Pictures published by Apple Daily showed police sitting at reporters’ desks and using their computers. A person streaming a live feed for Apple Daily’s Facebook page said the building was cordoned off and reporters were prevented from accessing certain floors or getting their equipment or notebooks.

Chief editor Law was seen walking in handcuffs, flanked by police officers.

The Apple Daily paper’s general news desk told reporters in a text message seen by Reuters to carry on with their assignments outside the building for the time being.

“This fits into the pattern over the past year of the government using the national security law to target its top critics,” said Mr Tom Kellogg, the executive director of the Georgetown Centre for Asian Law.

“This is a serious blow to press freedom in Hong Kong, and a direct attack on the journalistic work of Apple Daily,” he added. “Whereas prior attacks on Apple have focused on Jimmy Lai’s own advocacy, these arrests are – for the first time – focused on Apple Daily’s journalistic output.”

The move is the latest blow to Apple Daily after authorities last month directed jailed tycoon Lai’s shares in Next Digital, publisher of the newspaper, to be frozen.

Trading in the company’s stock on the Hong Kong bourse was suspended on Thursday.

Asked how long he thinks the newspaper can survive, Mr Simon said: “It’s not up to us. It’s up to them. There’s 100 police officers in our newsroom. They decide, not us.”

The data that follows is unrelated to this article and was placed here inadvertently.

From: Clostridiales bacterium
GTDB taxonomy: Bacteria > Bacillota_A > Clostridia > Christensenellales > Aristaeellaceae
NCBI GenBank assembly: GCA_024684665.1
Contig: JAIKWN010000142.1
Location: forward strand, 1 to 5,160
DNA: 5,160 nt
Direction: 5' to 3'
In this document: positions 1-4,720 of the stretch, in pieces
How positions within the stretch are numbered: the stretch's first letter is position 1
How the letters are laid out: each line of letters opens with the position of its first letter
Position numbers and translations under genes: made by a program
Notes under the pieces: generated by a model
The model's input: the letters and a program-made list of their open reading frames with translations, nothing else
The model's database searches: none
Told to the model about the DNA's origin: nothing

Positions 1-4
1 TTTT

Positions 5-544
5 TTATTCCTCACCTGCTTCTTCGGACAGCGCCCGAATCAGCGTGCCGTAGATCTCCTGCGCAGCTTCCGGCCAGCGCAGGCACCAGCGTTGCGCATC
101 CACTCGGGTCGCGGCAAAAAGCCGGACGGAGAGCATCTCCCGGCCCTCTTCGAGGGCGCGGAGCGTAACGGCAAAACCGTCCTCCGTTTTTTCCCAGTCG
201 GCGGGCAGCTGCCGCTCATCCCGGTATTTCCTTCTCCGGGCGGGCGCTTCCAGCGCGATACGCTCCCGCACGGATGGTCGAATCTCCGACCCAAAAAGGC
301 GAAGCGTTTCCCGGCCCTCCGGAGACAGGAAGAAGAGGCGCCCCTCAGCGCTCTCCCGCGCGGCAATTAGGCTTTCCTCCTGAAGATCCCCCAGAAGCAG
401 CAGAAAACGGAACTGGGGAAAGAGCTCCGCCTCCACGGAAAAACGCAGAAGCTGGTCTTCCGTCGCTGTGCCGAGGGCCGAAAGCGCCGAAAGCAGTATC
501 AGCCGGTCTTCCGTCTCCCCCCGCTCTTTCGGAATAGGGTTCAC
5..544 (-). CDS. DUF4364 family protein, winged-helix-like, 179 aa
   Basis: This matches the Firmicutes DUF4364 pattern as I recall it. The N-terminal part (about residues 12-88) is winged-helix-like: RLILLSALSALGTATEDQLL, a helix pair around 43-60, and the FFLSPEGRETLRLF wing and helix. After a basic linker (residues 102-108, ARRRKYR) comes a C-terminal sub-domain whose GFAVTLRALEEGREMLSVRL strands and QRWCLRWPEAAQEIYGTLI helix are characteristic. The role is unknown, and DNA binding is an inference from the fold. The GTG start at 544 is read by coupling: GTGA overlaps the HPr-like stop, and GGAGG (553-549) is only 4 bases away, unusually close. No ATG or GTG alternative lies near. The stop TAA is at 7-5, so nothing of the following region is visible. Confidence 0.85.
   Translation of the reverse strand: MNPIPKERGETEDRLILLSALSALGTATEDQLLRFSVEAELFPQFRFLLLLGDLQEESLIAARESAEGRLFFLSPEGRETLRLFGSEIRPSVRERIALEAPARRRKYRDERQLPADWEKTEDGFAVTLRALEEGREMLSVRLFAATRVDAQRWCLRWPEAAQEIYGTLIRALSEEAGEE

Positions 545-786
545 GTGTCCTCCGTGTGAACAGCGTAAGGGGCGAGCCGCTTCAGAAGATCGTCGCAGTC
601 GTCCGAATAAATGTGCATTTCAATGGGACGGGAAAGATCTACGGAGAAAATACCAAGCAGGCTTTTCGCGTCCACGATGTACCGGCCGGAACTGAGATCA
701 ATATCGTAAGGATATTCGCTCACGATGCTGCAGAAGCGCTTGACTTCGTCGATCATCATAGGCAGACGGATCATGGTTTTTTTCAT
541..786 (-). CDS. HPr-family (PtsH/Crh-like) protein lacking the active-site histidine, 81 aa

The arrests on Thursday are likely to reignite ongoing concerns about whether Hong Kong still retains the constitutionally-guaranteed freedom of speech that has led numerous international news organisations to establish regional headquarters in the finance hub.

“Hong Kong has been left with little free speech under the national security law, which is really aimed at silencing all dissent,” said Associate Professor Victoria Hui from the University of Notre Dame. “Beijing has reined in Hong Kong and will continue to take whatever it takes to silence any dissenting voices.”

In an e-mail sent to readers on Wednesday, Mr Law, the now-arrested Apple Daily editor, wrote that Hong Kong media were operating under “more and more laws restricting freedom of the press”.

But he vowed the newspaper would carry on reporting.

“Is the national security law the biggest crisis of Apple Daily?” he asked, noting that identifying the government’s “red lines” were becoming increasingly important.

“No matter how great the pressure is, we will definitely be able to stand up,” he added. “At the end of the tunnel, there must be light.”

Apple Daily is an unapologetic tabloid that mixes pro-democracy discourse with celebrity gossip and investigations of those in power and is popular in Hong Kong.

In May, Reuters reported that Hong Kong’s security chief sent letters to Lai and branches of HSBC and Citibank threatening up to seven years in jail for any dealings with the billionaire’s accounts in the city.

Lai’s assets were also frozen under the same law.

Share it

Exclusive: Beyond the Covid-19 world's coverage